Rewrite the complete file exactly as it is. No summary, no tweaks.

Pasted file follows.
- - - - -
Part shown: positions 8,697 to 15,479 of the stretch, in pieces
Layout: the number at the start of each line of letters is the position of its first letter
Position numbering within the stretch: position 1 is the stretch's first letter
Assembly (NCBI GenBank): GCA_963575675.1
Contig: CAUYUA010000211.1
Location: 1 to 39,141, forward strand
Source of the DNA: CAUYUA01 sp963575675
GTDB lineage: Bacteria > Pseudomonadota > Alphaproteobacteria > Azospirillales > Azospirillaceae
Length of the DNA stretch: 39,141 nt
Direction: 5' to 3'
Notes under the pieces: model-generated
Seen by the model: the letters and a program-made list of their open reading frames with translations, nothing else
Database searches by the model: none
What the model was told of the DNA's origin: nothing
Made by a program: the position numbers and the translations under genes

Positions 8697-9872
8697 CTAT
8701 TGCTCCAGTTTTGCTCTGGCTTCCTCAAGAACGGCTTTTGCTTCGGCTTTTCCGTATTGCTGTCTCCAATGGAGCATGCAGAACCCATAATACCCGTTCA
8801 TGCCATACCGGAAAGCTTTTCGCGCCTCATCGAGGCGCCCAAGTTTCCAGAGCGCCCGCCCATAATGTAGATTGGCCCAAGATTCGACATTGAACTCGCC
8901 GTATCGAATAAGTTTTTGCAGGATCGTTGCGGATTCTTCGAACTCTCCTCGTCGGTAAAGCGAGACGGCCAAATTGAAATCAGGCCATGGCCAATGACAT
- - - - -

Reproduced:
Part shown: positions 8,697 to 15,479 of the stretch, in pieces
Layout: the number at the start of each line of letters is the position of its first letter
Position numbering within the stretch: position 1 is the stretch's first letter
Assembly (NCBI GenBank): GCA_963575675.1
Contig: CAUYUA010000211.1
Location: 1 to 39,141, forward strand
Source of the DNA: CAUYUA01 sp963575675
GTDB lineage: Bacteria > Pseudomonadota > Alphaproteobacteria > Azospirillales > Azospirillaceae
Length of the DNA stretch: 39,141 nt
Direction: 5' to 3'
Notes under the pieces: model-generated
Seen by the model: the letters and a program-made list of their open reading frames with translations, nothing else
Database searches by the model: none
What the model was told of the DNA's origin: nothing
Made by a program: the position numbers and the translations under genes

Positions 8697-9872
8697 CTAT
8701 TGCTCCAGTTTTGCTCTGGCTTCCTCAAGAACGGCTTTTGCTTCGGCTTTTCCGTATTGCTGTCTCCAATGGAGCATGCAGAACCCATAATACCCGTTCA
8801 TGCCATACCGGAAAGCTTTTCGCGCCTCATCGAGGCGCCCAAGTTTCCAGAGCGCCCGCCCATAATGTAGATTGGCCCAAGATTCGACATTGAACTCGCC
8901 GTATCGAATAAGTTTTTGCAGGATCGTTGCGGATTCTTCGAACTCTCCTCGTCGGTAAAGCGAGACGGCCAAATTGAAATCAGGCCATGGCCAATGACAT